ZIMBALIST: I was watching it unfold with hundreds of millions of other fans during those 48 to 96 hours back in April of 2021. And that was one of the amazing things about this story, is usually these decisions are made by men in suits in high offices, behind closed doors with lawyers and contracts, these sort of faceless tacticians, the machinery far away from anything that we could ever catch a glimpse of. And in this case, the story leaked before the announcement even came out. So we were watching the so-called war for football play out, watching the strategies of both sides as they unfolded.

You know, as a fan, I was shocked. This is a coup d'etat attempt on the highest offices of the biggest sporting industry in the world. It would turn football on its head, but also have repercussions that extended far beyond the sport. The whole thing sort of adds up to a lens through which we can see the inner workings of this massive $40 billion a year industry.

MARTIN: OK, so, Roger, this is where I need you to do some explaining about what this is about because the impetus for the attempted formation of the Super League is the structure of the sport, where clubs can move up or they can move down depending on how they do. So for people who don't follow it, can you just explain, like, what is the structure that led to people wanting to do this?

BENNETT: Yeah, happily. World football is a "Star Wars" cantina of teams in every nation. In the past 10, 15 years, it's become an enormous business - just the eyeballs on it. I think the Champions League final - 700 million people watched that. That really makes the Super Bowl look JV in comparison. And because of those numbers, because of the financial billions, you have oligarchs and sheikhs, Qatar, Saudi Arabia, who just paid Cristiano Ronaldo $240 million a year to play there, essentially, and to resolve it in Vegas there. And they're using football to act as a megaphone for their nation-state, Saudi Arabia. Let's not think about Khashoggi or bone saws. Let's think about transcendent goals, yeah, remarkable moments. Just in the way we talk about Qatar right now, we think of Lionel Messi and his hero's journey during the World Cup a couple of months ago.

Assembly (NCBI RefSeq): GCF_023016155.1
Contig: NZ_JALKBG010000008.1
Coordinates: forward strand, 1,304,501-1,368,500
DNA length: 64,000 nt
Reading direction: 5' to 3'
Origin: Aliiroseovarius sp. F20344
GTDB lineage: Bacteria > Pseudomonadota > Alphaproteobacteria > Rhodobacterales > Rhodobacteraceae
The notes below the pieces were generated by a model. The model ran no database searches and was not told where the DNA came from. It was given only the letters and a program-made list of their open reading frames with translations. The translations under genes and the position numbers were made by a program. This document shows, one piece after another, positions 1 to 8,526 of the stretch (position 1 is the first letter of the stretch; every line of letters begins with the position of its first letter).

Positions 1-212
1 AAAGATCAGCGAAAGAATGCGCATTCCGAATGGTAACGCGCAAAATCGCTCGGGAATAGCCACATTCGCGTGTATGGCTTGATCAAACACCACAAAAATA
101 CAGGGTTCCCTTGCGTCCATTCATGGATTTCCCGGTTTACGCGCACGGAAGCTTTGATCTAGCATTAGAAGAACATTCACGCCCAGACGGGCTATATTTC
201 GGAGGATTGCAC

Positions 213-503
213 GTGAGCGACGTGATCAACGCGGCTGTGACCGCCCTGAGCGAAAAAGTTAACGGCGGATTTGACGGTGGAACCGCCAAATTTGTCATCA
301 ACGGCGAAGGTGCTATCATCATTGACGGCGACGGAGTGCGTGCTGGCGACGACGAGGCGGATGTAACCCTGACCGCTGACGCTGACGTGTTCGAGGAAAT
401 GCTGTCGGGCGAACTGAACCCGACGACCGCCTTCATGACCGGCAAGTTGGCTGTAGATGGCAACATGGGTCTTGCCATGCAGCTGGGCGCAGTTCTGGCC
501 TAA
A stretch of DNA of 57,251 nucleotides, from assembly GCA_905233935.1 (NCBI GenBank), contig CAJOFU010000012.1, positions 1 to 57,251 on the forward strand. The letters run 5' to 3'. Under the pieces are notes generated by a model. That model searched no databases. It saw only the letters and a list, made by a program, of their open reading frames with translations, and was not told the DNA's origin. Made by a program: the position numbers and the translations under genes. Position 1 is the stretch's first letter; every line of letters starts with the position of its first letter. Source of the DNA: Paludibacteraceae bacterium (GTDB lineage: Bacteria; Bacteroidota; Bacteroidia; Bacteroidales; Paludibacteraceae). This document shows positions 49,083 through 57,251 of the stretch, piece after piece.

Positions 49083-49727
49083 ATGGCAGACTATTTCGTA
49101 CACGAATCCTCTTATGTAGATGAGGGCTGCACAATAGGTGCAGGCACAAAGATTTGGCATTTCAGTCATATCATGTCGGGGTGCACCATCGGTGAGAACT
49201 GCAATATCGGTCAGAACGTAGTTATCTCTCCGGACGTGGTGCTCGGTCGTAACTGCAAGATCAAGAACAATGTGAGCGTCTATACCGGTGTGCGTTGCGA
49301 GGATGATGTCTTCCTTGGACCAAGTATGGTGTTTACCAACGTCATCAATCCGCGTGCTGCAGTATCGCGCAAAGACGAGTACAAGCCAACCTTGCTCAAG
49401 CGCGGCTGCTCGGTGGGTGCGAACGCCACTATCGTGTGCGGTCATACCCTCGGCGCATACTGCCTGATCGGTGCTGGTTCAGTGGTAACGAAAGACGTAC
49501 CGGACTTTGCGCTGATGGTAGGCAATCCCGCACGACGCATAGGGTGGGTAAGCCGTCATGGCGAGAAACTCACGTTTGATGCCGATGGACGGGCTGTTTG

And so American sports investors have seen that money. They've seen the opportunity. They've seen this startling eyeballs on football, which is really the true global megaphone. They've started to buy teams, almost en masse. And the Super League was their effort to take the Champions League - the best, the biggest, the greatest football tournament at the club level - and eliminate any of the uncertainty, essentially say no one can get into this anymore, apart from the world's biggest super clubs. We will get in automatically every year.

Think of it, Michel, a bit like a movie where Tom Hanks, Cruise, DiCaprio and maybe Meryl Streep - they all say, yeah, let's get rid of the Joe Pescis, the William H. Macys. No one wants to get the character actors. We're just going to have the big stars. We're only going to make blockbusters. We're going to eliminate the indies, the comedies, no "Jeopardy!" No Circus. We're going to essentially do what they do, which is an attempt to take football private.